An increasing body of research from both the UK and the US tells us that exercising to lose weight is simply not enough. While there is no argument that exercise is a great addition to your health regimen, it is actually misleading to claim that exercise would be the primary cause of shedding weight. The Mayo Clinic, a highly-respected, not-for-profit medical research establishment in the US, has reported their studies, “…have demonstrated no or modest weight loss with exercise alone…” and that, “…an exercise regimen…is unlikely to result in short-term weight loss beyond what is achieved with dietary change”. Here are six suggestions to lose weight according to The Mayo Clinic.
Most of us think we have a pretty good idea of the principles of weight loss. We take energy into our bodies in the form of calories contained in the foods we eat. Our bodies use the energy to power both voluntary and involuntary movements throughout our active days and largely inactive nights. The calories that aren’t used up by movement throughout the day is then stored in the body as fat. “In theory, it’s possible that you can burn more calories than you eat,” says Dr. Susan Jebb, head of nutrition and health research at the Medical Research Council. “But you have to do an awful lot more exercise than most people realize. To burn off an extra five hundred calories is typically an extra two hours of cycling”.
Exercising to lose weight without making any other lifestyle changes will never be enough for a regular person, unless he or she has the dedication and stamina of an Olympic athlete. “It’s simple math.” says Professor Paul Gately of the Carnegie Weight Management Institution in Leeds, UK. “If you want to lose a pound of body fat, then that requires you to run from Leeds to Nottingham, but if you want to do it through diet, you just have to skip a meal for seven days.” Jebb and Gately are both keen to emphasize that exercise can add considerable value to a diet. “It certainly does maximize the amount you lose as fat rather than (muscle) tissue,” Jebb points out. Paul Gately sums it up stating “Most people, offered the choice, are going to go for the diet, because it’s easier to achieve.”
Dr. Timothy Church, of the University of Louisiana, put several hundred overweight, menopausal women on closely-observed exercise regimes for six months. He separated them into four groups. Some worked out for 72 minutes each week, some for 136 minutes and some for 194 minutes. A fourth group kept to their normal daily exercise routine. At the end of the study, there was no observable difference in weight loss between those who had exercised a little for several days a week and those who had not. Some of the women in the study actually gained weight. This was because many of the women who exercised compensated for any potential weight loss by eating more as a self-reward for their workout achievement. As a celebration, they might treat themselves to a pastry, thus cancelling out the benefits of their calorie-burning efforts.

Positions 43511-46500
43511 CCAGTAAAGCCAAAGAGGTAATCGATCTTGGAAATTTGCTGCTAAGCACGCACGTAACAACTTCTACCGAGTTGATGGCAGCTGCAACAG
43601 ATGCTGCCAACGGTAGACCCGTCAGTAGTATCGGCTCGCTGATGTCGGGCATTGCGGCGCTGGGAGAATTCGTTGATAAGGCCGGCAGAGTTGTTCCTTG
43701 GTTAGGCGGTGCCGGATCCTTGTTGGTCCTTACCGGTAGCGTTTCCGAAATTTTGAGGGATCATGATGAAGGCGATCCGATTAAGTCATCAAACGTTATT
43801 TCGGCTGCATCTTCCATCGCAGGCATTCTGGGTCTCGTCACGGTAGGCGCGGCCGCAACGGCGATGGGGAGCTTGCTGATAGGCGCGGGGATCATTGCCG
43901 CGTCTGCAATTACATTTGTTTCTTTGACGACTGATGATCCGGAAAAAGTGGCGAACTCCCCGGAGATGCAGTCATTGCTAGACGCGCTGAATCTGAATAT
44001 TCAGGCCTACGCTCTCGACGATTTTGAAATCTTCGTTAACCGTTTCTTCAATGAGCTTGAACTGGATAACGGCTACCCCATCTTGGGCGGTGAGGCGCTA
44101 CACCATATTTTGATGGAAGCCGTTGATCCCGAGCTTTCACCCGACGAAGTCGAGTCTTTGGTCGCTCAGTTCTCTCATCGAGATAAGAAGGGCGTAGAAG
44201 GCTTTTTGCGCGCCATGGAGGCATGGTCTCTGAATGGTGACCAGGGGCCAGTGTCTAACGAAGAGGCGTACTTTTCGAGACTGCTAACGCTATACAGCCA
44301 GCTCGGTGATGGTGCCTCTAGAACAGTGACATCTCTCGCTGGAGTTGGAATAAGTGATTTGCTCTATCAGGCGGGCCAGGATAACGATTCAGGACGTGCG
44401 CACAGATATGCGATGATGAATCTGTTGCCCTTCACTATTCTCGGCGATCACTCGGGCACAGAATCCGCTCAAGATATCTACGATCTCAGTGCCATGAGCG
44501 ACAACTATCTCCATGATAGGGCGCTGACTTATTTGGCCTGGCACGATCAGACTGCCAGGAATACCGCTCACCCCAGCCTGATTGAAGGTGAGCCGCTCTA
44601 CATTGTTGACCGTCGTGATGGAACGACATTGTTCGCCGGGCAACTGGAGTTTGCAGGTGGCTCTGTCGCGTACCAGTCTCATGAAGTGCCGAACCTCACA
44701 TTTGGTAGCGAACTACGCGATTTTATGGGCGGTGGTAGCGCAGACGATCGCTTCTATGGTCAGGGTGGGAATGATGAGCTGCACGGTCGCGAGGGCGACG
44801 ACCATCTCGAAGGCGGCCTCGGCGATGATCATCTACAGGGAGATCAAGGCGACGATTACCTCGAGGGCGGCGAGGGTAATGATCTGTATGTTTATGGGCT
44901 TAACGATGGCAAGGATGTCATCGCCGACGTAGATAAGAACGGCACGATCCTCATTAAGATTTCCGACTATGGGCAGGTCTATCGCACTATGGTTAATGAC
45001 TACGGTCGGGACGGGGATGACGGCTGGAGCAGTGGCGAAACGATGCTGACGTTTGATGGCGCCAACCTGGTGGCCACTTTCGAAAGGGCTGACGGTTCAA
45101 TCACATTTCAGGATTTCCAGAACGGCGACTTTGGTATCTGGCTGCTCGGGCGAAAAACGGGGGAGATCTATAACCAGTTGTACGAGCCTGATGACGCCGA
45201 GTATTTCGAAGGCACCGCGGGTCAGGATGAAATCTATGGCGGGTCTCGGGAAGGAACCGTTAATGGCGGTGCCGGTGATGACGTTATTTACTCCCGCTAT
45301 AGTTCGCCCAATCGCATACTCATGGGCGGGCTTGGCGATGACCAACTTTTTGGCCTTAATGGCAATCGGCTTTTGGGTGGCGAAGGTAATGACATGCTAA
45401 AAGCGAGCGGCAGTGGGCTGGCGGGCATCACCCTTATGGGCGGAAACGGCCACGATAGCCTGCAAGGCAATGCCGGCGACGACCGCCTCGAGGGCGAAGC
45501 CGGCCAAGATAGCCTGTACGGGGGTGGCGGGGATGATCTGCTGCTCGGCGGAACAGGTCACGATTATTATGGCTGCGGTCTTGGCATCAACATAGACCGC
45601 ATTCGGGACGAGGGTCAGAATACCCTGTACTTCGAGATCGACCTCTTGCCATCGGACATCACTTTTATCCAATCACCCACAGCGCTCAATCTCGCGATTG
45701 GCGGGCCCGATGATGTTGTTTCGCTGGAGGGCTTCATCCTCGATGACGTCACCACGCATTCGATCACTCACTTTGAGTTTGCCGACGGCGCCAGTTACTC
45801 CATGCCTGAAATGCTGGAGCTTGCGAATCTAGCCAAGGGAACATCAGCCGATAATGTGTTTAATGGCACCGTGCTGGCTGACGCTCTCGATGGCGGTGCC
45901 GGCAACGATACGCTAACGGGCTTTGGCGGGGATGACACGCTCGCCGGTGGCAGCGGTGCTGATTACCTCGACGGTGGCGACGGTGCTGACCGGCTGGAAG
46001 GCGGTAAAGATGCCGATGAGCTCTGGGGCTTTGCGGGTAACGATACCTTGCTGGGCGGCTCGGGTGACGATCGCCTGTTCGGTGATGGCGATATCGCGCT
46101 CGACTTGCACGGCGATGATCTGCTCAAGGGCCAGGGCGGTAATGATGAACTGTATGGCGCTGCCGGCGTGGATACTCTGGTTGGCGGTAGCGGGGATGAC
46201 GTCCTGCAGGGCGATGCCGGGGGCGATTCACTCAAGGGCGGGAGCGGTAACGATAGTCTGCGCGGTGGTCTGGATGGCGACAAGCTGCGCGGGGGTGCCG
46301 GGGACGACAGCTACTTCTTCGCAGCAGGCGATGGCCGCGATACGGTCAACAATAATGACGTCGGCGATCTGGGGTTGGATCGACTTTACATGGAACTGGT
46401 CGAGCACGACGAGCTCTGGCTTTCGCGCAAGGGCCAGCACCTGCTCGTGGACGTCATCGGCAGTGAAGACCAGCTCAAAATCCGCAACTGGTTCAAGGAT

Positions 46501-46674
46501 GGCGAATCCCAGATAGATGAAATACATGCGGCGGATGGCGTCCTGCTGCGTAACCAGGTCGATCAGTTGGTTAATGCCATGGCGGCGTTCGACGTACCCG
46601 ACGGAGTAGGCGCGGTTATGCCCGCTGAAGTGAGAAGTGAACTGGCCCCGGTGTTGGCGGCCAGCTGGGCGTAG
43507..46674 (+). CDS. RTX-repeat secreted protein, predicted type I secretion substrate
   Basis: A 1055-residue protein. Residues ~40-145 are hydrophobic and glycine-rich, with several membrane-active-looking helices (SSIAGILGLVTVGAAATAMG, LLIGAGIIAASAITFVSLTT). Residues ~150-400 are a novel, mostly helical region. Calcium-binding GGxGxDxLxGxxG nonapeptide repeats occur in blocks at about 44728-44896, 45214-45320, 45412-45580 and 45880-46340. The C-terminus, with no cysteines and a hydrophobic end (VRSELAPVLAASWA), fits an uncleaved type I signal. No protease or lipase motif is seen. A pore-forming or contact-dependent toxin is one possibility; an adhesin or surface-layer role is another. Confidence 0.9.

Dr. Church’s findings are backed up by a paper on childhood obesity published in 2008 by Boston academics Steven Gortmaker and Kendrin Sonneville. The pair conducted an eighteen-month study to investigate what they called “The Energy Gap” – the daily imbalance between energy taken in and energy burned up. When the children in the study exercised, just like the women in Dr Church’s study, they rewarded themselves with high-calorie foods. Some of them consumed ten or twenty times as many calories as the calories they had burned. “Although physical activity is thought of as an energy-deficit activity,” they wrote, “our estimates do not support this hypothesis.”
In the 1950s, a French-American nutritionist named Jean Mayer was one of the first to introduce the link between exercise and weight loss. His studies indicated that an inactive body was more likely to gain weight. He established these findings using lab rats and babies. The conclusions drawn from these studies led to the belief that exercising was the way to “keep fit”. After Mayer’s study, we saw the conception of the fitness craze, which started in the 1960s and 70s. Prior to that, in the 1930s, a leading specialist had argued that weight loss was more easily achieved with bed rest, and the greater scientific community believed that physical activity with the aim of losing weight was just unfashionable. However, can there be any doubt that exercise is part of a healthier lifestyle? Of course not, and we also know that regular exercise can help maintain a leaner, meaner body.